Home>API>API Publ 4743:2005 pdf download

API Publ 4743:2005 pdf download

API Publ 4743:2005 pdf download.Hazard Narrative for Tertiary-Butyl Alcohol (TBA).
THA did not form aldehydes or kelones by dehydrogcnation and was not a substrate for alcohol dchydrogcnase (Arslanian et al. 1971; Videla et al. 1982) as it lacks thc carbonyl hydrogen required for alcohol dehydrogenase activity (Baker et aL 1982). Further oxidation of 2-methyl.1,2-propancdioi can result in the formation of 2.hydroxyisobutyratc. which can also be further metabolized to form acetone. In both the liemauner ci al. (1998) and the Baker et al. (1982) studies, the doses of TBA were very high (250 to 2000 mg/kg) and the resulting production of acetone in urine was very small. No differences in blood acetone levels were seen in TBA-treatcd male or fcmalc rats (300 mg/kg) compared to controls (Poet et al. 1997). Baker et al. (1982) could not conclude that TBA was the sole source of acetone in rat urine.
In in vitro studies, TBA served usa substrate for rat mixed function oxidases (MFOs) and was dernethylated to yield small amounts of formaldehyde apparently involving the interaction of TBA with hydroxy radicals generated from hydrogen peroxide (Cederbaum and Cohen 1980:
1983). Formaldehyde was not found in the urine of rats or humans following administration of TBA (I3emauer et at. 1998).
Human data regarding the movement of TBA in the body are limited to results obtained from a single volunteer who ingested a gelatin capsule resulting in a dose of 5 mg TIIA/kg (Bernauer ci al. 1998). The major TBA metabolite in the urine of that individual was 2. hydroxyisobutyrate. with smaller amounts 2-methyl-i ,2-propanediol and TI3A glucuronide. In contrast to rats, only trace amounts of TBA sulfate were recovered likely due to species differences in sulfotransferase(s) (Bemauer et al. 1998). No mention was made of the presence of acetone in the urine.
Elimination half-lives ranged from 3.8 hours at doses less than 300 mgkg and were increased to 4.3 and 5 hours in the high-dose female and male rats, respectively. Poet et al. (1997) stated that the elimination of TBA appeared to saturate at higher doses. Other studies have estimated the elimination half-life to be 8 to 9 hours following oral (Thurman ci al. 1980) or intrapcritoneal injection (Bakeret al. 1982). The doses were much higher in these studies than the doses administered by Poet et al. (1997). According to Poet et at., these doses were likely greater than metabolismielimination saturation levels. Saturable has been reported in mice administered TBi by intraperitoneal injection at doses ranging from 5 to 20 mmoles/kg (approximately 360 to 1550 mg/kg) (Faulkner and llussain 1989).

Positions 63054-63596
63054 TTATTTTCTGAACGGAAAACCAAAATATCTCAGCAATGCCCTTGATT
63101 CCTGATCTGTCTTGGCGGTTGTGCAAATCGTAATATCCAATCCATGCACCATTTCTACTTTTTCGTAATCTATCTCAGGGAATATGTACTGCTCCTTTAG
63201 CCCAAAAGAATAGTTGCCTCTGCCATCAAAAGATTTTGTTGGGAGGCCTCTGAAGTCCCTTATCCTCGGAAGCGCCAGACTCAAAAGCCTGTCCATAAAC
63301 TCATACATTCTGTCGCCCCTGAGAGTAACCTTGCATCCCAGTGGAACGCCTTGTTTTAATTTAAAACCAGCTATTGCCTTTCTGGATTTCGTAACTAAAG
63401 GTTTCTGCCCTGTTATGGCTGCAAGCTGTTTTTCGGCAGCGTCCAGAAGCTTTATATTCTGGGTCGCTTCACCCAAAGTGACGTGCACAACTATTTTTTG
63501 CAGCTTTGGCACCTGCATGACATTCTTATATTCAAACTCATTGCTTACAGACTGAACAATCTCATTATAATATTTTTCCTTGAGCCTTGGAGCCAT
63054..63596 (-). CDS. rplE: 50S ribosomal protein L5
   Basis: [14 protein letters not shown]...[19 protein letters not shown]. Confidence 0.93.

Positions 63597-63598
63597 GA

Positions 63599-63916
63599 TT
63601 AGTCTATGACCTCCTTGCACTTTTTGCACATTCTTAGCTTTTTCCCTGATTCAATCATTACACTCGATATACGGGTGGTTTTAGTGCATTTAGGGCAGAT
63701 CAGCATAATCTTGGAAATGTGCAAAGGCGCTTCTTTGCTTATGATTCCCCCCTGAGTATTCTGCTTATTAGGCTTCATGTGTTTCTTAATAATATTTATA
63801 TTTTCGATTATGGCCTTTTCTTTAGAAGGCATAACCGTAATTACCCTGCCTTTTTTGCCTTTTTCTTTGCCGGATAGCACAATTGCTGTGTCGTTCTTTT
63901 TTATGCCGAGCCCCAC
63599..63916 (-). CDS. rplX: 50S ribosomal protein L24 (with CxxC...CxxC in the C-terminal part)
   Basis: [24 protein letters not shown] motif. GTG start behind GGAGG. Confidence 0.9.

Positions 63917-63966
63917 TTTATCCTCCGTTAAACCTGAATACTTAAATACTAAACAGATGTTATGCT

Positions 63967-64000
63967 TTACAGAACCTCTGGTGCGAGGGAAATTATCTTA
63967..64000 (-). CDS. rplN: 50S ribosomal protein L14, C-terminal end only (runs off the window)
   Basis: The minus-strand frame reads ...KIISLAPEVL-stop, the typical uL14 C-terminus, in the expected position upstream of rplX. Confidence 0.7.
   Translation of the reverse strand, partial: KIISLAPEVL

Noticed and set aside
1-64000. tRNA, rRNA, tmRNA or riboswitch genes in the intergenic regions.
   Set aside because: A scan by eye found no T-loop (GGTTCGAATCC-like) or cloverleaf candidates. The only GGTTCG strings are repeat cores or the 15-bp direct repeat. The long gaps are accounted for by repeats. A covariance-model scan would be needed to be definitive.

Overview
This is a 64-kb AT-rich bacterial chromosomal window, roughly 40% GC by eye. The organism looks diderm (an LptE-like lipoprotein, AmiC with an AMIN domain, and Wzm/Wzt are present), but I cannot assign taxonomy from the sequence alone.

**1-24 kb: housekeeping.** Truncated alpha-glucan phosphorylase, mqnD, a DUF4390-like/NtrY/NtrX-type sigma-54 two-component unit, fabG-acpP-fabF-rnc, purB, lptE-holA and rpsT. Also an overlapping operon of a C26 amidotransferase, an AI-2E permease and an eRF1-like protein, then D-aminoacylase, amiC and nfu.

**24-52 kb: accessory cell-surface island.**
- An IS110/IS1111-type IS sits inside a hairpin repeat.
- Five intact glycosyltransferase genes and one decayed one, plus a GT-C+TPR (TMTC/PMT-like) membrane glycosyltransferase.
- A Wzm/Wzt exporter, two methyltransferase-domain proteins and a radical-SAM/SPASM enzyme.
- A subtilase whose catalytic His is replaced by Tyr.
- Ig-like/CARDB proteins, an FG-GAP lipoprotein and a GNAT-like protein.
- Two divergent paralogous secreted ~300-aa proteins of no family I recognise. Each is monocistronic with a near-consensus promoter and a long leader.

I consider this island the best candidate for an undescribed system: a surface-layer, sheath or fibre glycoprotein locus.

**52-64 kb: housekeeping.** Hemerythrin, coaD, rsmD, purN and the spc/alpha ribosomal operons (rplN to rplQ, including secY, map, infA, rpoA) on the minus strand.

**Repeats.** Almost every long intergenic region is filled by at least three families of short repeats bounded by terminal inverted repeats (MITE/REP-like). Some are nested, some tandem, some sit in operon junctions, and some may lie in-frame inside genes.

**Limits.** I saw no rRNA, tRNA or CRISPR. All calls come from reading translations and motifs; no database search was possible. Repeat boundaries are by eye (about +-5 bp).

2.3.2 Animal Toxicity Studies Acute and Subacute
The acute toxicity of TBA is low. An oral LDc0 of 3,500 mg/kg in rats (NTP 1995, 1997) and an oral LDc0 of 3,600 mg/kg in rabbits (NTP 1995. 1997) have been reported. Following an intraperitoneal injection, a LD50 of 441 mg/kg was reported in mice (NTP 1995. 1997).
The accumulation of triacyiglycerols (TAGs) in the liver of rats was evaluated to determine if the effects of certain alcohols on hepatic liver metabolism in the rat were related to oxidative metabolism by alcohol dehydrogenase (ADII). Ethanol, n-propanol. and isobutanol are all metabolized through the ADH pathway and induced a fatty liver. TBA, which is not metabolized by ADH. was used to determine if the fatty liver effects were due to oxidation of these alcohols by ADH. Female Wistar rats were administered a single dose of TBA at 25 mmol!kg (1850 mg/kg) via a gastric tube (Beaugc et al. I 981). At 2, 5, and 20 hours following exposure, there were significant increases in blood glucose, blood free fatty acids (FFA), liver TAGs, and liver wet weight. Significant decreases were noted in blood TAGs, blood phospholipids and liver phospholipids. The results indicated that TBA administration induced fatty liver without impairing hepatic fatty acid oxidation.
Male Sprague Dawley rats were exposed to THA at concentrations of 2000 ppm for 3 days or 500 ppm for 5 days (6 hour/day exposures) via inhalation in order to evaluate the changes in the cytochrome P.450 enzyme system in the liver, kidney, and lung (Aarstad et al. 1985). Cytochrome P-450 levels were significantly increased in the kidney but not the liver following inhalation of 500 ppm TBA for 5 days: or in the liver but not the kidney following inhalation of 2000 ppm for 3 days. No significant changes were noted in the cytochrome P-450 levels in the lung following either exposure duration.


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